AUSTIN, Texas - George P. Bush, a rising star among Hispanic conservatives and the grandson of one president and nephew of another, has taken the first step toward seeking elected office in Texas.
But it's unclear what his next step will be.
The 36-year-old attorney from Fort Worth has filed a two-page candidate reporting declaration with the Texas Ethics Commission but didn't list which office he plans to seek. Bush did not return messages at his consulting firm Friday, and his campaign treasurer was traveling in Oklahoma and unavailable for comment.
Still, word of yet another Bush coming to Texas ballots was cheered by Republicans across the state, where party leaders are well aware that they will need Hispanic voters if they want to continue dominating politics here over the next two decades the way they did during the last two.
"It's a positive thing to have something besides old white guys like me on the ballot," said Texas Land Commissioner Jerry Patterson.
A Democrat has not won statewide office in Texas since 1994, but Hispanics accounted for two-thirds of Texas' population growth over the last decade and now make up 35 percent of its population. Mitt Romney's failure to connect with Latinos is being cited as a reason for his defeat by President Barack Obama, who carried 71 percent of the Hispanic vote nationwide.
"I think George P. Bush is the future of the party," said George Antuna, who co-founded the Hispanic Republicans of Texas with Bush. "Whichever office he decides to seek, we will support him 110 percent."
Bush is the son of former Florida Gov. Jeb Bush and his wife, Columba, who was born in Mexico. His uncle is George W. Bush and his grandfather is George H.W. Bush.
George P. Bush speaks Spanish and has been active in politics for years. In August, he was promoted to deputy finance chairman of the Texas Republican Party.
The filing answers at least one question: Texas or Florida?
Bush grew up in the Sunshine State but met his wife Amanda while attending law school at the University of Texas. He later became a partner in a real estate investment company and has since started Fort Worth-based St. Augustine Partners, a business consulting firm.
As recently as September, Bush said he was being recruited to run for statewide office by Texas GOP brass. That same month, however, he launched a four-day bus tour of Florida to drum up support for the Republican Party among college students there.
"I know he has a passion for Texas. Texas is where his granddad lives, where his uncle lives and a lot of other family members," Antuna said. "He's always been a Texan. It just took him a little while to get here."
Democratic state Rep. Trey Martinez Fischer noted that the Texas Republican Party platform supports English-only laws and opposes extending legal status to immigrants brought to the U.S. as children. He also said the party wants to do away with pre-kindergarten classes and the federal health care law, even though 65 percent of pre-kindergarten students statewide are Latinos and the health care overhaul would extend coverage to 3.3 million uninsured Hispanic Texans.
"Either George P. Bush is going to change the Republican Party of Texas or the Republican Party of Texas is going to change George P. Bush," said Martinez Fischer, who chairs the Mexican American Legislative Caucus. "When you consider the extreme views and leaders of the party today, I'm going to put my money on them."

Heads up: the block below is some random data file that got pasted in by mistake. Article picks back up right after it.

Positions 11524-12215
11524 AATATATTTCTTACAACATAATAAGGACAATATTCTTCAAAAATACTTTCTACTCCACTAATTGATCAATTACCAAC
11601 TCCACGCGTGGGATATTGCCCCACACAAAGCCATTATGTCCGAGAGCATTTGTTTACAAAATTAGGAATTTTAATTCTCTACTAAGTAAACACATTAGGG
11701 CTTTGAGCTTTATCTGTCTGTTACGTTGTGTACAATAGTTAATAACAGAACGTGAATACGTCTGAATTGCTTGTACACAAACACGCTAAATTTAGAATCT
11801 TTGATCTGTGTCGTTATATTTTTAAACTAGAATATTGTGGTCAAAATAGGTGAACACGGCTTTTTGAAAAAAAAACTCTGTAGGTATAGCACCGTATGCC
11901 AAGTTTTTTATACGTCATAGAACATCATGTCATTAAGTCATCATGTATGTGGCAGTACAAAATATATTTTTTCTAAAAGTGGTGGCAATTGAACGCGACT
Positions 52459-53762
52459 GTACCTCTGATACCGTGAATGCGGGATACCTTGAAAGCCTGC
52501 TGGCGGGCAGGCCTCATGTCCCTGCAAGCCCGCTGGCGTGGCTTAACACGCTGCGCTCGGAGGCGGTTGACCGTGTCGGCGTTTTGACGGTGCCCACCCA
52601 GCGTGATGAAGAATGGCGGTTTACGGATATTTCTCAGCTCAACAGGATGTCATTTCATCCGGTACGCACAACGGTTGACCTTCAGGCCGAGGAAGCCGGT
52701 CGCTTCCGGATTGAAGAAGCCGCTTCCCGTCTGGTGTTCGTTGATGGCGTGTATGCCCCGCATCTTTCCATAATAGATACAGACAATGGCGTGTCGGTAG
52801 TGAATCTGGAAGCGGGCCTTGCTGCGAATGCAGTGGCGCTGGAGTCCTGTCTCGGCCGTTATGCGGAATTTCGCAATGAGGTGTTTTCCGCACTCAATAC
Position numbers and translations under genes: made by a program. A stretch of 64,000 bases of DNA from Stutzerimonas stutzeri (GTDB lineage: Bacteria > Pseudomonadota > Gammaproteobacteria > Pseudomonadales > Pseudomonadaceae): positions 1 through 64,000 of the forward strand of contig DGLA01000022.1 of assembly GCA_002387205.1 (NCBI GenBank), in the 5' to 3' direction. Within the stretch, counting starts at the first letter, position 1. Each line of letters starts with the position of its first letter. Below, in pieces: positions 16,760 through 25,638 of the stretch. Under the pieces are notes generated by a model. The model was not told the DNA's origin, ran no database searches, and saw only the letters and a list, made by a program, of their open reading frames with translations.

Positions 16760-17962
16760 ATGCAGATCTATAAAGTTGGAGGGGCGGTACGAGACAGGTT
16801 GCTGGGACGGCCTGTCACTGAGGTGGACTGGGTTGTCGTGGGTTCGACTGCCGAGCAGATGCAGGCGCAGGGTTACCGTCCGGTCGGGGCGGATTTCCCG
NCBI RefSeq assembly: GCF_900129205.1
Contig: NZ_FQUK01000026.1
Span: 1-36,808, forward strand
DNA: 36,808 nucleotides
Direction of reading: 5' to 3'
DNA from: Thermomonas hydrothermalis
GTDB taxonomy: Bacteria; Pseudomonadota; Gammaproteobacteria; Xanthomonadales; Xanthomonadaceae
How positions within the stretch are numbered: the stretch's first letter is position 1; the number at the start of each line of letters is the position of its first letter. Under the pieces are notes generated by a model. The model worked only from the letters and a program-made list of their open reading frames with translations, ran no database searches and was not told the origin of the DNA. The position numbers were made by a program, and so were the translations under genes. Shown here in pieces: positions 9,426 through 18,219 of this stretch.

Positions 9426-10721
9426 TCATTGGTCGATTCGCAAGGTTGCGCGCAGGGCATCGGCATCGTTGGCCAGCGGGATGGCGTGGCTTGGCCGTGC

Bush's paperwork was filed at a time of great uncertainty among top Texas Republicans.
Rick Perry succeeded Bush's uncle as Texas governor in 2000 and has now held the job longer than anyone in history. Lt. Gov. David Dewhurst has been in his post for a decade. Both are eying re-election runs in 2014.
That's sparked a logjam among GOP statewide officeholders, many of whom are anxious to move up — and that was before Bush entered the fray.
Attorney General Greg Abbott has raised $14 million, presumably to run for governor. Patterson and Agriculture Commissioner Todd Staples have already said they will challenge Dewhurst, while Comptroller Susan Combs and state Sen. Dan Patrick are also expected to run for lieutenant governor.
As a newcomer, Bush will likely wait to see how the field settles before he announces what office he'll pursue.
If Perry decides not to seek another term as governor in 2014 — a possibility since he may want to run for president two years later — then Bush will likely want to run for attorney general. But if Abbott stays put, Bush is expected to run for land commissioner while Patterson campaigns for lieutenant governor.
Adding to the intrigue is the fact that Perry and the Bush family don't get along very well. Perry served as George W. Bush's lieutenant governor and once unsuccessfully sought a judicial appointment for his brother-in-law, whom Bush shunned.
Both sides claim the feud has long since cooled, but the Bush family made no secret of its support for Romney, even when Perry briefly challenged him for the Republican presidential nomination. And Jeb Bush has been mentioned as a possible presidential hopeful for 2016, which could pit him against Perry.
Patterson said he believes either attorney general or land commissioner is George P. Bush's likeliest potential destination. The land commissioner administers state-owned lands and mineral resources.
"He comes from pretty decent lineage of folks who've been successful in politics," Patterson said.
Meanwhile, all officeholders will keep an eye on Bush to see if he tries to follow in Ted Cruz's footsteps.
Instead of working his way up the Texas GOP ladder, Cruz ran for the U.S. Senate in his first election. He stunned Dewhurst in the Republican primary before being elected Tuesday as successor to retiring Sen. Kay Bailey Hutchison.